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06.10.06 6:34 p.m.

A baby is God's opinion that the world should go on.  

-Carl Sandburg


Previously in Xenology: Emily's father died of cancer. Xen applied to programs well beyond his capacity. Becky became pregnant.

The Things They Carried

I have spent much of the day in retrospection, focusing on the people in my past. I remembered a snippet of the dream I was having just before waking, where I was telling a girl that I couldn't be with her because I was going to marry Emily but promised her that not a day would go by that I wouldn't think of her is some small way. She took this very well in the dream, as my devotedly remembering her was better than the kisses we would never have.

She is a real girl, one I met the first time I was a student at Summer Scholars. I had romantic feelings for her then and it briefly seemed that we might date, but we quickly lost touch once our summers began in earnest. There have been many, many days - probably months - where I have not given her single thought and I cannot imagine why my subconscious pulled her up for the dream. But my brain tried to unravel her meaning to me much of the morning without success. I don't mean to be overly Freudian; she doesn't necessarily have to mean anything.

There are only a few people for whom I find myself unconsciously reaching out on occasion and rarely the expected ones. She is one of them, though our interactions were only those of fourteen days. There are many people with whom I spent a significantly greater span of days whom I don't give a solitary thought. I know I have ineffectually typed this girl's name into search engines and social networking sites in hopes of seeing her face - what does it mean that I can easily bring her sixteen year old face to mind, though she is a decade older now? I rarely make that effort and, I think, few make the effort to find me. It takes little effort to find me, yet who has?

Over lunch, trying the search again and answering a letter on a social networking site, I happened upon one of my best friends through much of my schooling. He looks little changed in the one picture I can find, reasonably older. In a chance meeting, his mother gave me his number over a year ago and called him a couple of times, but I only got his answering machine and never an answer. I left my information and that is where it stopped. That is where I let it stop, I suppose. I don't want to force interaction. I want someone to have interest in contacting me in return or there is no point.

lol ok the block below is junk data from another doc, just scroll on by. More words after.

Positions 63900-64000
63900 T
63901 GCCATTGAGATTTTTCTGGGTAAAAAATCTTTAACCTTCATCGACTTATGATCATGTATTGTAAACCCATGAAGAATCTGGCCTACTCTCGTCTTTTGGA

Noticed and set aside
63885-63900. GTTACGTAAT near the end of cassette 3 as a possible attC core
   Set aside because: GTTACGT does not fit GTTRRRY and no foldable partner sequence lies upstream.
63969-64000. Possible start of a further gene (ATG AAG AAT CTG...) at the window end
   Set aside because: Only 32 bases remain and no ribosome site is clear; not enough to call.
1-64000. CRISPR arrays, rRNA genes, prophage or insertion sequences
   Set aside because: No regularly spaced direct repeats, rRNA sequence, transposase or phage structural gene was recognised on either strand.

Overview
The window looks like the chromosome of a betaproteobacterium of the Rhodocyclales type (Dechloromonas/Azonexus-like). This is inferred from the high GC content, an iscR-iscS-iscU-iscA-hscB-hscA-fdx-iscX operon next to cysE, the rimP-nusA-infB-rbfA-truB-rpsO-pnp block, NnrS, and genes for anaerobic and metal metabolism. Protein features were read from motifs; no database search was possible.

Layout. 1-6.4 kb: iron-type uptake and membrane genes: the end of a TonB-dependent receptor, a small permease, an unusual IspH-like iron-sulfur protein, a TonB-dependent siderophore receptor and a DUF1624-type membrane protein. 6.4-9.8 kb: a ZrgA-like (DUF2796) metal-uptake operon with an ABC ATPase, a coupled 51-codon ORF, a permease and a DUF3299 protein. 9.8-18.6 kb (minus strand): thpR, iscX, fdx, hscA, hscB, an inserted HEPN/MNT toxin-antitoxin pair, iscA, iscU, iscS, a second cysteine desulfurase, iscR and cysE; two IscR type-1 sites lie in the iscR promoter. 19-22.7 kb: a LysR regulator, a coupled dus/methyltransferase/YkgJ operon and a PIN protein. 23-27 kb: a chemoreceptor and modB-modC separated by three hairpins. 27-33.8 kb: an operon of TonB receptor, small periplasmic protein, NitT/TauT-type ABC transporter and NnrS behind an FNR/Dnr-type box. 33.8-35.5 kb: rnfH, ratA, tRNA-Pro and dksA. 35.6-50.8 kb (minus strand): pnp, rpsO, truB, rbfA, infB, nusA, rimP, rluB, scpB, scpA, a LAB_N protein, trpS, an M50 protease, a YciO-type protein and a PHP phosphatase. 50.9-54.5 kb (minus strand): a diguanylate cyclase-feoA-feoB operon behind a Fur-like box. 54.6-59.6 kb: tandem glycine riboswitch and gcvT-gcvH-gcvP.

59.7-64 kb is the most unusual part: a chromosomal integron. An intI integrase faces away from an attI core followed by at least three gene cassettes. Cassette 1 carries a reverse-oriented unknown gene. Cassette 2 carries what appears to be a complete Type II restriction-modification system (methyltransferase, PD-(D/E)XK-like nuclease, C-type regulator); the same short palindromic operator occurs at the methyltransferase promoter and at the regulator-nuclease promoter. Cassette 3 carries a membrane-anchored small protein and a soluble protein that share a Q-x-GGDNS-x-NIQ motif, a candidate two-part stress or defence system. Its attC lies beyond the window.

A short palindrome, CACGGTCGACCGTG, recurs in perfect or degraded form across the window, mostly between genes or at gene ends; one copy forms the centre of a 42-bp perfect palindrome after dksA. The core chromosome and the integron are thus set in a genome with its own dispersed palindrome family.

I had searched the internet for him before, though never using the diminutive of his name. He was a rarer search; I knew he was around so my searching was less desperate. It was not that he was less important. Even though the hard times in his life, I was his friend for thirteen years.

I think I build people up in my head, taking a few interactions and weaving them together with the thread of imagination until the person is something more and just maybe that our friendship was genuinely meaningful. I find meaning in the smallest interactions, but one can't maintain a three dimensional perspective with only a fistful of pictures and eyes half closed. It is unrealistic at the very least and maybe more common than I care to admit. In a few instances, I finally get in contact with someone for whom I had build a pillar in my mind, only to find them too human. Their negative traits that I have forgotten, or ones I never knew, drip into the conversation and I am a little upset with myself for being enamored of my own projection.

He is different. I knew him, which is to say that the five-to-eighteen year old me knew the five-to-eighteen year old him. He sat at my table in kindergarten and I faintly remember him liking a girl my mother babysat who sat to my left. He was an artist with aspirations of comic design. I don't know if that ever happened. He did not go the road of Dezi, indenturing himself to a college to perfect the craft. He went into construction, if the grapevine is to be believed. He still has long hair - longer than mine now - and I find it reassuring. He at least looks like someone who was my friend. I have enough memories of him that I do not feel my conception of him is flawed.

Bored at work one day and eager to put my new Excel abilities to practice, I made up a spreadsheet of every girl whom I had ever kissed or had a relationship. There were a few exceptions on either end of that spectrum; kissed but not dated, dated but not kissed. It wasn't notches on a bedpost or anything so stupid and male. It was curiosity and a bit of sadness that the cells kept growing horizontal and vertical as my mind plumbed the depths of my past. I won't waste your time or mine replicating it here. It would disappoint some and astonish the rest. I was telling Dan B. about it, telling fond or funny stories of old friends and flings, and he said that I must be very nostalgic. I immediately grew defensive and said I was not, taking this to mean that he was suggesting I was interested in having the serial monogamy of my high school years. My heart was in each attempt, but it wasn't anything I would want to reproduce.